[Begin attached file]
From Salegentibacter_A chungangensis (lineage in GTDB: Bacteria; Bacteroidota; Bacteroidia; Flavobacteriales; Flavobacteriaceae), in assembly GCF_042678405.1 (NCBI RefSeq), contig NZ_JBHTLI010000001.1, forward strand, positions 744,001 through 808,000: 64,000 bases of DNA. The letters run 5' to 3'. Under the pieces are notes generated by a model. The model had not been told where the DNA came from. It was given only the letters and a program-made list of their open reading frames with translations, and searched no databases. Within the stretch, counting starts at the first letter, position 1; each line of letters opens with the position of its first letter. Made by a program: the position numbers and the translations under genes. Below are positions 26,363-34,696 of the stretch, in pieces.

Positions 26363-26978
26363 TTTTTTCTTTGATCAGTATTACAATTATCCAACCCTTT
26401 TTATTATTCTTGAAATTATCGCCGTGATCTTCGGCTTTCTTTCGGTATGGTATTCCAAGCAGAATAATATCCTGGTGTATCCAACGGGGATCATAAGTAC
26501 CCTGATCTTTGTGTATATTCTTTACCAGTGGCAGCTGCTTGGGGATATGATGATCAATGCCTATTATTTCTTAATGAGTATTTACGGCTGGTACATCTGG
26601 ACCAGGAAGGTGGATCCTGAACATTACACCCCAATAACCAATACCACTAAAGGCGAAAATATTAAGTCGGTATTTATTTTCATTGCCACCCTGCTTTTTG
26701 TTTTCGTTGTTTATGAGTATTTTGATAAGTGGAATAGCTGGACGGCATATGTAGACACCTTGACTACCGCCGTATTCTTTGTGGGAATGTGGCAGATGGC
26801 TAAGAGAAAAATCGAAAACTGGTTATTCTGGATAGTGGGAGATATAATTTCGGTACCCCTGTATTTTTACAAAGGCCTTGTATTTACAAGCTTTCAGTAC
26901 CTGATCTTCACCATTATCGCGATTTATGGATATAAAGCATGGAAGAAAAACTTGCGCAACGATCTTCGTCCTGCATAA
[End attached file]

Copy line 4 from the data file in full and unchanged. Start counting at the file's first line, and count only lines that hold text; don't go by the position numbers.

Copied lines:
26401 TTATTATTCTTGAAATTATCGCCGTGATCTTCGGCTTTCTTTCGGTATGGTATTCCAAGCAGAATAATATCCTGGTGTATCCAACGGGGATCATAAGTAC